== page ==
We asked Kalandra N. Wheeler, a Trial Attorney in the Houston office of Wiley Wheeler, P.C., to provide her sincere answers to a range of questions.  After reading, you will be more more abreast with the understanding and competency that Ms. Wheeler

We asked Kalandra N. Wheeler, a Trial Attorney in the Houston office of Wiley Wheeler, P.C., to provide her sincere answers to a range of questions.  After reading, you will be more more abreast with the understanding and competency that Ms. Wheeler brings.

1.Why did you start practicing labor and employment law?

I wanted to be able to help people that otherwise might not find help. Labor and employment laws affect most of society.  And – whether our results help one or many – our work and efforts as employment lawyers touch people in a real way in their every day lives.

2. Who is your favorite Supreme Court Justice?

Thurgood Marshall.

3. What do you think is the most important part of a good case?

The client. Good facts and evidence are definitely important. But good clients are a lawyers’ most valuable asset.  A good client: (1) is invested in their case; (2) works or worked hard for their employer; (3) can tell their story clearly and concisely; and (4) is someone that a jury will find sympathetic and relatable.

4. If you could write a new law, what would it do?

The Texas Workplace Anti-Bullying law.  I hear the stories, the ones told by employees looking for help. And in far too many of those stories the law offers no solution.  Every employee that goes to work and works hard to do the job they are hired to perform should be able to do so without abuse, harassment, and bullying. There is no justification for bullying, not in our schools, and not in our workplaces.

5. Besides Rob Wiley, P.C., what is the most interesting job that you have had?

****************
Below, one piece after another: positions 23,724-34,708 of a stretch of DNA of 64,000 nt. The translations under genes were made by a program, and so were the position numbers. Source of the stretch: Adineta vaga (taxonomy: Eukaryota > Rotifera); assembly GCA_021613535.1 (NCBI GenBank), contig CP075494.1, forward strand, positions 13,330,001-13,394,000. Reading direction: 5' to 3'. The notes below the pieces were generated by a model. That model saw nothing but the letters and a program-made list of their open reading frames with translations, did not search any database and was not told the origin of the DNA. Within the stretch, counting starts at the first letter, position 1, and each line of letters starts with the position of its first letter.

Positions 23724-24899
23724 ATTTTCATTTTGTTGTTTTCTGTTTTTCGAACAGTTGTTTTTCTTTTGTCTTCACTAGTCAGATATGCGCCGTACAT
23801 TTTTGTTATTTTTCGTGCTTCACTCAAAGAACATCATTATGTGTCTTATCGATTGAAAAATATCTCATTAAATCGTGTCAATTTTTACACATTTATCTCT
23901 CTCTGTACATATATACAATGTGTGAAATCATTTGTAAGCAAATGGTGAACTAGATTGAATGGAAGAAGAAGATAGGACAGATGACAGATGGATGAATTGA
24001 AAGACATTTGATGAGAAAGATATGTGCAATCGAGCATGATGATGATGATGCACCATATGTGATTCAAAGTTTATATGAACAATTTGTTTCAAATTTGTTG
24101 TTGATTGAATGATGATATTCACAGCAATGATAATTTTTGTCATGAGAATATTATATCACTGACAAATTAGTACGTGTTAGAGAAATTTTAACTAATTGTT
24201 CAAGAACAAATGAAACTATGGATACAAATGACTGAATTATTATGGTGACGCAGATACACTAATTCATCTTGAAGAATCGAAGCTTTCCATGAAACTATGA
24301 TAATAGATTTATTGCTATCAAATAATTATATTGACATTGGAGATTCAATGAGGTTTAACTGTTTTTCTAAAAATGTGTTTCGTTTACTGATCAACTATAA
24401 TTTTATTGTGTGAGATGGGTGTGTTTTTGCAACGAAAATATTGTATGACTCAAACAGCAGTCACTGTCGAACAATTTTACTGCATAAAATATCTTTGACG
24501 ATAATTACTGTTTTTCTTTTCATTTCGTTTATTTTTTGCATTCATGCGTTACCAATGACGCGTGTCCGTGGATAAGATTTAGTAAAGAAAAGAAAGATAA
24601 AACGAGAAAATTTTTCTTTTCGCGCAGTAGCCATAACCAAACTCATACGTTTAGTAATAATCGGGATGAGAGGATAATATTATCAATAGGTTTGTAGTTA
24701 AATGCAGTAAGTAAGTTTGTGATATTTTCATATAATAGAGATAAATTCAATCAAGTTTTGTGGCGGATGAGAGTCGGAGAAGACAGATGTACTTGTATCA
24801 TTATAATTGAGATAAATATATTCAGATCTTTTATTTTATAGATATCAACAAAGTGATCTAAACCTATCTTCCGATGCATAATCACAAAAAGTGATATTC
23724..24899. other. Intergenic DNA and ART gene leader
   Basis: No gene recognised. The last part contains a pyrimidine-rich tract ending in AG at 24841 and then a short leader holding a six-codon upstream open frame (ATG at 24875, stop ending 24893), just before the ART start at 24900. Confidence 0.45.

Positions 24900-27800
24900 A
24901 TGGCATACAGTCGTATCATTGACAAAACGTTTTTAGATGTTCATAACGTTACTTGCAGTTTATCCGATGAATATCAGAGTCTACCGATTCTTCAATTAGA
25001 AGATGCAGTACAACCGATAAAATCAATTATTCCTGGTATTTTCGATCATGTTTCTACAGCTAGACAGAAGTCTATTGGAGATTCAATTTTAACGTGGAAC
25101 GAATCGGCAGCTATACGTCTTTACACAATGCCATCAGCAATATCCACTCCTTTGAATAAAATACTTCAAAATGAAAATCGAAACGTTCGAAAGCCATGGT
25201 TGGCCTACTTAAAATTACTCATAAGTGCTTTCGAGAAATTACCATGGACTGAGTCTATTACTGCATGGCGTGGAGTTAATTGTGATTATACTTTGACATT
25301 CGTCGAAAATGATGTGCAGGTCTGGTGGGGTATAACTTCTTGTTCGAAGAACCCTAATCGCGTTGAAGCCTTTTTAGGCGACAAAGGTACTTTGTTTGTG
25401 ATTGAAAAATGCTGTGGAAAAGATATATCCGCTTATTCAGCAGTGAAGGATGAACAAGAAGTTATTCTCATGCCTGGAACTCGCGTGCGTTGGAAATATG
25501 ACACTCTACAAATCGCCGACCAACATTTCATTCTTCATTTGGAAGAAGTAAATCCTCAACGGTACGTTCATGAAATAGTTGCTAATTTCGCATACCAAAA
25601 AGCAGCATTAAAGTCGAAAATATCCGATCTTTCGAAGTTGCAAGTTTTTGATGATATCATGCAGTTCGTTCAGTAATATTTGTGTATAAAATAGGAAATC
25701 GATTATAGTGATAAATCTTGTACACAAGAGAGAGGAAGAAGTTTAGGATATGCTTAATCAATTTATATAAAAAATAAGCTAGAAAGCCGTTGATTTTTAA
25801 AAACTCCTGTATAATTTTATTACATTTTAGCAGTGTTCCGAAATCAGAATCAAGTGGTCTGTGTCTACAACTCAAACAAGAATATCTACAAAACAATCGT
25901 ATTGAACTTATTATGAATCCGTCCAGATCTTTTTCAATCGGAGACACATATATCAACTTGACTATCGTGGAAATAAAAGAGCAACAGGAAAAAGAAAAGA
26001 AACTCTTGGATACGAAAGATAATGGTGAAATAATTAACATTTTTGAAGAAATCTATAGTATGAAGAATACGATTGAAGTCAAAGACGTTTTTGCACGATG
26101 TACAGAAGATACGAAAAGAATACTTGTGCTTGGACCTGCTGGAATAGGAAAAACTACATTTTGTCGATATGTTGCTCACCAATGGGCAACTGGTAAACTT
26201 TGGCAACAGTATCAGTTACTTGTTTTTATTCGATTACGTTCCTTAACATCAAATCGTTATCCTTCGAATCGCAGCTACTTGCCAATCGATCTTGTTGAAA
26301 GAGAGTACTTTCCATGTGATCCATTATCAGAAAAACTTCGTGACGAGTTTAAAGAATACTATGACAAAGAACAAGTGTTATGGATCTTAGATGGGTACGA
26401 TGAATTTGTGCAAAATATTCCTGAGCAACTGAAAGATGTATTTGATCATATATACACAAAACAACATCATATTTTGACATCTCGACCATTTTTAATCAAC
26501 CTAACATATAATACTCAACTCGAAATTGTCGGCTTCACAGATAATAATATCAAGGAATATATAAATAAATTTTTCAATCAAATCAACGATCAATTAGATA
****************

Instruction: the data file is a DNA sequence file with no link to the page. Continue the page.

For a year before law school, I worked as a lube tech for Jiffy Lube.  I spent hot summer days, working on hot cars, changing oil or flushing transmissions or radiators.  I never had a customer come back with a complaint.

6. How do you market yourself differently than others?

I tell clients what they need to hear, not necessarily what they want to hear. Before a client begins down any path toward resolving an employment dispute, they need thoughtful, honest advice. I am a believer in justice and everyday people deserve competent representation in an arena that is difficult for non-lawyers to navigate.

7. What do you do when you’re not practicing law?

I spend time with family and friends.  I read true crime books.  I sew and draw.

8. How would you describe the color yellow to someone who could not see?

It’s not the intense heat of the sun during the month of August, but instead the softness of the sun on your skin just as the seasons change from Summer to Fall.  It’s warm. And soft to the touch.  It’s fresh squeezed lemonade with a hint of sugar.  Slightly cool, inviting, and happy.

9. What’s your favorite legal TV show?

Law & Order: SVU

10. If you could argue any case in history, what would it be?

The Karen Silkwood case. But really, I think that would be more about arguing and trying a case alongside Gerry Spence for the learning experience.

Kalandra N. Wheeler is a Trial Attorney in the Houston office of Wiley Wheeler, P.C.  She graduated from The University of Houston with a bachelor’s degree in political science.  Ms. Wheeler went on and received her law degree from The University of Arkansas.